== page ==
Sunday, August 26, 2012

US strategy: between the ‘pivot’ and ‘Air-Sea Battle’

As the US war in Afghanistan draws to a close, the attention of US foreign policy, think tanks, pundits and analysts is turning to the US posture in Asia.

The Obama administration has spoken of a ‘pivot to Asia’, and in 2010 the US used tensions in the South China Sea and on the Korean Peninsula to increase its diplomatic and military engagement in the region. Since then, it has continued to foster closer links with Vietnam and the Philippines; announced the future permanent deployment of four littoral combat ships to Singapore; and begun to base US marines on a semi-permanent basis in Darwin, Australia.

Although the ‘pivot to Asia’ has become a phrase often used to describe increased US engagement, it is the name of a military-operational concept — Air-Sea Battle — that has most captured the imagination of audiences in Asia and in the US itself. Air-Sea Battle describes how US forces should operate to ‘blind’ and ‘roll back’ the dense maritime area and access denial capabilities that China has developed over the last two decades. Questions remain about the political credibility and financial feasibility of the concept, which heavily relies on submarines and a future new heavy bomber, rather than existing surface vessels.

Parallels between Air-Sea Battle and the AirLand Battle concept of the 1980s are intended and obvious — including those parallels found in the biographies of major proponents, bureaucratic politics and service rivalries inside the Pentagon, questionable assumptions about the role of nuclear weapons in major war, but also in the attempt to address difficult operational problems facing US forces in areas of core strategic interest.

There the parallels largely end. The AirLand Battle concept developed for NATO’s Central Front fitted into an established and stable regional situation, and supported the existing and widely accepted NATO strategy of containment through deterrence. In light of a perceived loss of US nuclear superiority, NATO forces needed to prevent the Soviet General Staff from being able to brief the Politburo with a viable theory for conventional victory in Europe. A credible AirLand Battle capability allowed NATO to threaten escalation in even localised armed conflict with the Soviet Union in Europe. Mutual interest in avoiding nuclear Armageddon thus prevented armed conflict, contained the physical expansion of communism, and gave US allies in Europe the political space to be the masters of their own destiny. To play their role in containment through deterrence, US forces already forward deployed in Europe (and North Asia) merely had to prepare for their wartime missions, and serve as sacrificial ‘tripwire’ forces demonstrating US commitment.

But this no longer adequately describes the political role of US forces in Asia today, because US strategy is no longer based on the containment of physical expansion through deterrence. Despite competing maritime claims, and with the notable exception of Taiwan, territorial disputes are proximate rather than ultimate causes of tension in Asia. Instead, paraphrasing Thucydides, ‘the real cause’ of tension is ‘the growth of the power of [China], and the alarm which this inspired’ in countries in the region.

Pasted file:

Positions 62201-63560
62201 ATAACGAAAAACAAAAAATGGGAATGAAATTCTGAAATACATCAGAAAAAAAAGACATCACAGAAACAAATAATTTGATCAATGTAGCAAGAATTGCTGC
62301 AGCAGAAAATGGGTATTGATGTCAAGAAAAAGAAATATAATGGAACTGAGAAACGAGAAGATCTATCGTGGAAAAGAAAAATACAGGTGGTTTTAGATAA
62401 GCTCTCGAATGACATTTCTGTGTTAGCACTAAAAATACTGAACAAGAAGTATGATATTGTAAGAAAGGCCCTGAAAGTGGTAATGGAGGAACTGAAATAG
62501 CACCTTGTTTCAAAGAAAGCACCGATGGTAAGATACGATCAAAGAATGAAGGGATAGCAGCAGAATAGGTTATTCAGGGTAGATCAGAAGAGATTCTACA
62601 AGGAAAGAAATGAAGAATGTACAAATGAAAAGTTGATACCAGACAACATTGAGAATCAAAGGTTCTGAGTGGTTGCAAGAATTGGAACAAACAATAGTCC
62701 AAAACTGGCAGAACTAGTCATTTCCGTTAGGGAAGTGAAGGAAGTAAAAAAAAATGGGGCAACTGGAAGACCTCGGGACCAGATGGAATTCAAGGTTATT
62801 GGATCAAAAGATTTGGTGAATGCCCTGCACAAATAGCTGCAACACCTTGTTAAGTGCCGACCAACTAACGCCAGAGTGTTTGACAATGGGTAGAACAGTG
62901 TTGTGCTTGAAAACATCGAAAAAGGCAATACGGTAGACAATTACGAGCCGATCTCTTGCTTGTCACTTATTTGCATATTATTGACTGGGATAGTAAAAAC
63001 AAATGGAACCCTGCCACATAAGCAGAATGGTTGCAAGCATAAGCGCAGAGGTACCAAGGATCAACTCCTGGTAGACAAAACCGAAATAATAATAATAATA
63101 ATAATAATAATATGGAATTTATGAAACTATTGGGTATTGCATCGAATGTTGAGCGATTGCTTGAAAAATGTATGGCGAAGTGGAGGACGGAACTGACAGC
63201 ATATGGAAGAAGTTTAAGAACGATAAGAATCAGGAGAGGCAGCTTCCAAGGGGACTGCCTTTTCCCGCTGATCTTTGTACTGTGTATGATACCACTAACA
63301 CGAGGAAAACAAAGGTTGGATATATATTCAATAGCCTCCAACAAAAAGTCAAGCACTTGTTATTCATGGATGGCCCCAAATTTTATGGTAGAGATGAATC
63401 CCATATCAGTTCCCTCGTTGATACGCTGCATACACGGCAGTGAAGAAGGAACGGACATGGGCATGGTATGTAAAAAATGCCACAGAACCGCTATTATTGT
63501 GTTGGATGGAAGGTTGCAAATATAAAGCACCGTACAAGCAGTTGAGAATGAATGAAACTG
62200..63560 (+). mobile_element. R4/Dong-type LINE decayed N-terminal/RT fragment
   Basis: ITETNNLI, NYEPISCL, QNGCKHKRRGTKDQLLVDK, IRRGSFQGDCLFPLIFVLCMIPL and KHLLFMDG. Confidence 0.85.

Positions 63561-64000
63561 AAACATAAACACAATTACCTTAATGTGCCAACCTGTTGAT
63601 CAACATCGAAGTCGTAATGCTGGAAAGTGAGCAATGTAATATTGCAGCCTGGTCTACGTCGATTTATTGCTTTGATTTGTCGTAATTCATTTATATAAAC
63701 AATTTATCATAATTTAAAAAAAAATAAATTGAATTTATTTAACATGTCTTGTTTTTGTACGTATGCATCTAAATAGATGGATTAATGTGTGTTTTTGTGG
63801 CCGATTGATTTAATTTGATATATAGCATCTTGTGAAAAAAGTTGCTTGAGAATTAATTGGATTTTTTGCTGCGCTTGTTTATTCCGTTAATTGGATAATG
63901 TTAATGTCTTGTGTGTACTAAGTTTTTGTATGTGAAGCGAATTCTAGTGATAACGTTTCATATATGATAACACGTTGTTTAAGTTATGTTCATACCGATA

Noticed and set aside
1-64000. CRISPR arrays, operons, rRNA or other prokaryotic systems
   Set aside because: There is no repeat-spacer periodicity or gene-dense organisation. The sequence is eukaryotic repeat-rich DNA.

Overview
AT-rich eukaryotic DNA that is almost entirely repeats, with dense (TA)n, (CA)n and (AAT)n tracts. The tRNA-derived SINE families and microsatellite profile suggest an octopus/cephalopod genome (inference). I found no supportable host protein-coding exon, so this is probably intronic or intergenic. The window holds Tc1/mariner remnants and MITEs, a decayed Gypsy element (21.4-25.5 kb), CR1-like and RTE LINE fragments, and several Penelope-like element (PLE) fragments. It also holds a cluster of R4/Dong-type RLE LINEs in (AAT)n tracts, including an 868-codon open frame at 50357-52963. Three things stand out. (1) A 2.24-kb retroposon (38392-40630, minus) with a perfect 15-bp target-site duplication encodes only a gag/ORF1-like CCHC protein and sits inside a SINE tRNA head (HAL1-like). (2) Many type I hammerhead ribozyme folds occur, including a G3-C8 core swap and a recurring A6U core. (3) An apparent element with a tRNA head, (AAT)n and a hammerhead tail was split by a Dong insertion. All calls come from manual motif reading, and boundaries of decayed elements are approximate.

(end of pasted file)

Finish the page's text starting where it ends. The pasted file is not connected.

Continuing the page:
Hence, US forces in Asia today are there less to deter Chinese physical expansion, or even Chinese influence in general — which is, after all, another by-product of the Asia Pacific’s welcome and increasing economic integration. Rather, littoral combat ships, marines and other forces now or soon to be deployed in Southeast Asia support a much more nuanced US strategy, which seeks to support regional countries’ ability to withstand Chinese bullying in maritime disputes, increase interaction with the People’s Liberation Army (PLA) through joint exercises and exchanges, and in general to ‘socialise’ China and the PLA in what the US and its partners consider acceptable behaviour.

Between the political concept of the ‘pivot’, which evokes the ephemeral nature of US attention rather than an enduring commitment, and the Air-Sea Battle concept, with its focus on major-power war with China, this evolving and nascent US strategy remains without a name.
‘Containment’ or ‘Air-Sea Battle’ are the often-used proxy terms that distort the US’s present-day approach and its intentions, and do not capture the nuance in the emerging US strategy and posture. But without a common and broad understanding of the basic strategy, it will be difficult to build and sustain the regional and domestic understanding and support that is necessary for that posture and strategy to be viable over the long term. The current geostrategic window of opportunity for the US may well close before it can sufficiently explain to the region what it is trying to do and how.

What is needed, in short, is a public diplomacy term that does for the US and its allies in 21st-century Asia what the term ‘containment’ did during the Cold War. Who would have thought that a US policy initiative might ever be left wanting for lack of a catchy phrase? Maybe the US strategic community should take a leaf out of China’s book and announce a US ‘strategy for harmony and order’ in Asia.

Stephan Frühling is Senior Lecturer at the College of Asia and the Pacific, the Australian National University, and Deputy Director of Studies at the ANU Military Studies Program, the Australian Command and Staff College. East Asia Forum

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